Elegant and pretty Çeşme is a seaside town on the Aegean coast, 85 kilometers west of İzmir. “Çeşme” means “fountain” in Persian, undoubtedly due to the multitude of Ottoman fountains found around the town and surrounds.

Sunny Çeşme is popular with holidaymakers for its lovely beaches with their views over the Aegean to the Greek Island of Chios, its colourful houses that line the town cente, its top spas and a new marina that’s attracting sailors from all over the world.


Çeşme is 85 km west of İzmir, an hour’s drive from the airport which connects Turkey’s third largest city with Europe, the Middle East and destinations around Turkey. The small Çeşme peninsula is compact enough to travel around efficiently, but nonetheless full of attractions. The most popular residential areas in around Çeşme and Çeşme town cente, Alaçatı, Dalyan, Paşalimanı, Ilıca, Altınyunus and rural Ovacık.


The Çeşme peninsula is home to around 40,000 people. The economy is fuelled by tourism – especially the many cruise ships that visit the area each summer – and fishing. During peak season the population swells to almost 500,000 as Çeşme becomes Izmir’s holiday backyard as well as foreign visitors mainly from northern Europe, who flock to the area.


Çeşme’s climate is drier and cooler than most holiday destinations found elsewhere around Turkey, providing a good alternative for those who dislike the searing heat. During summer the average high temperature is around 33 degrees – a few degrees cooler than the southern resort towns. Cooler months see the temperature dial hovering around the 13 degree mark, and most of the rainfall occurs during this time.


Windsurfing and kiteboarding: The steady sea breezes off the peninsula mean that windsurfing and kiteboarding in Çeşme is considered some of the best in Europe. Alaçatı in particular is known as one of the best spots in the Mediterranean for wind-surfing.

Sailing and cruising: Explore the many islands, survey the emerald coastline, go seal and dolphin watching and discover what keeps sailors returning to the peninsula time and time again.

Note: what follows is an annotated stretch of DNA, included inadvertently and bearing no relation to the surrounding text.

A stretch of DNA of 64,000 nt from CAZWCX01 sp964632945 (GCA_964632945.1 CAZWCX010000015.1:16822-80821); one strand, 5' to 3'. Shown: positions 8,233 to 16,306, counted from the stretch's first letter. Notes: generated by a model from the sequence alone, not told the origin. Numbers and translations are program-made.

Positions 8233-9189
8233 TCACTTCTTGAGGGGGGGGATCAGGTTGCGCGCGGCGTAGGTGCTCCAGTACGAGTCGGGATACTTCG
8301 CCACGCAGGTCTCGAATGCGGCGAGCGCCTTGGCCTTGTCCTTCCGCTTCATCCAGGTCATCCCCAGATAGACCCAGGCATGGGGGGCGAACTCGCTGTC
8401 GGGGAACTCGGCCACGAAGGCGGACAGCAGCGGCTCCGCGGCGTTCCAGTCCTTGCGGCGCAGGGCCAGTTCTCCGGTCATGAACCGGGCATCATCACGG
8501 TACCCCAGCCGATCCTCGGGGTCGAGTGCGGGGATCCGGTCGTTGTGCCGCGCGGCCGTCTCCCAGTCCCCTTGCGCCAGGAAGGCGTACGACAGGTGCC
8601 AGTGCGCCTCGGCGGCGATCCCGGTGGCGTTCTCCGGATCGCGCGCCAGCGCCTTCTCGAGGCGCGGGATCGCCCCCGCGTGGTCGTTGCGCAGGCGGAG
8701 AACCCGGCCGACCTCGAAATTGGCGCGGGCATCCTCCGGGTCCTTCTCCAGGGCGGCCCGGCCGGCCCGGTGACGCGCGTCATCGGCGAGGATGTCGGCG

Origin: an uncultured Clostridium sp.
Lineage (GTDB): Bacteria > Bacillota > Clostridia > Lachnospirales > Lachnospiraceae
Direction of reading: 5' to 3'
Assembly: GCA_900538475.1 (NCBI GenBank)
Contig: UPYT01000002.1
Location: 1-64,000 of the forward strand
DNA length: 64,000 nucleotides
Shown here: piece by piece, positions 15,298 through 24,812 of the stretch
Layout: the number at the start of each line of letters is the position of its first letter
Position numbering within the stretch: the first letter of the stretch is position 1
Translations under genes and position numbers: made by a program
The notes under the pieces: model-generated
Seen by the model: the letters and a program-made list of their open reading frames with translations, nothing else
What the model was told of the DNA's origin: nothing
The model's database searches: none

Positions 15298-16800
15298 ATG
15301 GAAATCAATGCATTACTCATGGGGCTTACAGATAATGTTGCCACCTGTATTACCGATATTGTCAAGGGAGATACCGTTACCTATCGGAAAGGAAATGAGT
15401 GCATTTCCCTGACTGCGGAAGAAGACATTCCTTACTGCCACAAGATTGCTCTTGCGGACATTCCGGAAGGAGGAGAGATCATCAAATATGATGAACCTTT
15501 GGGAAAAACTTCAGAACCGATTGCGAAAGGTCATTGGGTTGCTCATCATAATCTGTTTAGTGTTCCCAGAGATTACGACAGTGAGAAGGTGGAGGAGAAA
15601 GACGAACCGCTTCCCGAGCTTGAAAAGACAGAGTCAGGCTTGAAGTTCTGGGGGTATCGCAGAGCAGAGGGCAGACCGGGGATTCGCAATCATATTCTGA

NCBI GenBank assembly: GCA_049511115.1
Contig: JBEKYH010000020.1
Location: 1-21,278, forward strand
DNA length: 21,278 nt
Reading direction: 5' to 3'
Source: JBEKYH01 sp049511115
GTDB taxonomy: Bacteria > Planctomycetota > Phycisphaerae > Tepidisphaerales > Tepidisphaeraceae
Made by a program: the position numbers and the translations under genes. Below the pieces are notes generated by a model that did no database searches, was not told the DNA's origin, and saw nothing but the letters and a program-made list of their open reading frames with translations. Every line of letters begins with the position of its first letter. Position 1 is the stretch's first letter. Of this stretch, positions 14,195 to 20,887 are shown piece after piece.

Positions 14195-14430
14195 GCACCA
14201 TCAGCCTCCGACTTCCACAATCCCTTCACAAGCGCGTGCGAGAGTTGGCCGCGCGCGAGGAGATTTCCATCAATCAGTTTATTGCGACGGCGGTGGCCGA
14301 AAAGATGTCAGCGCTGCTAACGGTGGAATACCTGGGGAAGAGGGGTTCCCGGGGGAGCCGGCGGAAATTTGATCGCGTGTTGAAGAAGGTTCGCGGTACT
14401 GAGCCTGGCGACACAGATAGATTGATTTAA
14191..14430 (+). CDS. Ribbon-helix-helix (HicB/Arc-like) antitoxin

Beaches: The many beaches on the peninsula cater to everyone from toddlers to water-sport daredevils. White sands and steady sunny days mean a trip to the beach is on everyone’s itinerary.

Çeşme Castle: The 500-year-old castle in Çeşme’s center is also home to a museum. It’s a fantastic place to while away a few hours.

Old Town: The beautiful historic center of Çeşme is filled with old Ottoman residences, Greek houses, ancient fountains and traditional cafes and shops.

Aqua Toy City: This fantastic waterfront waterpark is every kid’s dream – and parents are catered for too, with sun-loungers and decent food.

Thermal spas and mud baths: The area is rightly famous for its spas. Healing thermal water and soothing mud baths are offered at the many spa locations around the peninsula.


Alaçatı is a sleepy town that is just beginning to wake up. Once famous solely for its perfect windsurfing conditions – with 330 breezy days each year – and visited only by lovers of water sports, Alaçatı has suddenly been discovered by tourists and home buyers alike. Its laid back, villagesque charm is complemented by the raft of fashion stores, galleries and swanky restaurants that now appear on its streets.

Alaçatı was founded in 1850 when Greek workers came to the area to drain the marshes. When the work finished, the workers stayed on, working the vineyards and producing wine for export and domestic use. This industry has remained a mainstay of the area.

Alaçatı has a sandy, shallow bay located a little way from the town center. The shores of this once sleepy Greek village are now famous worldwide, and have the impressive title of the third best place on the globe to wind and kite surf. It was these water sport fanatics that first discovered Alaçatı and then later, helped turn the town into a Turkish tourism mainstay.


Ilıca’s long, golden sandy beach attracts a fair proportion of the visitors who flock to Çeşme each year. The town – five kilometers from Çeşme at the western tip of Turkey – began as a wealthy Turkish retreat at the end of the 19th century. Today it’s a very popular holiday spot, drawing people from all over the world. Part of Ilıca’s draw is the local thermal springs, which are thought to have healing properties – thermal springs combine with the salty seawater to create a warm, silky bath that is a balm for everything from rheumatism to asthma.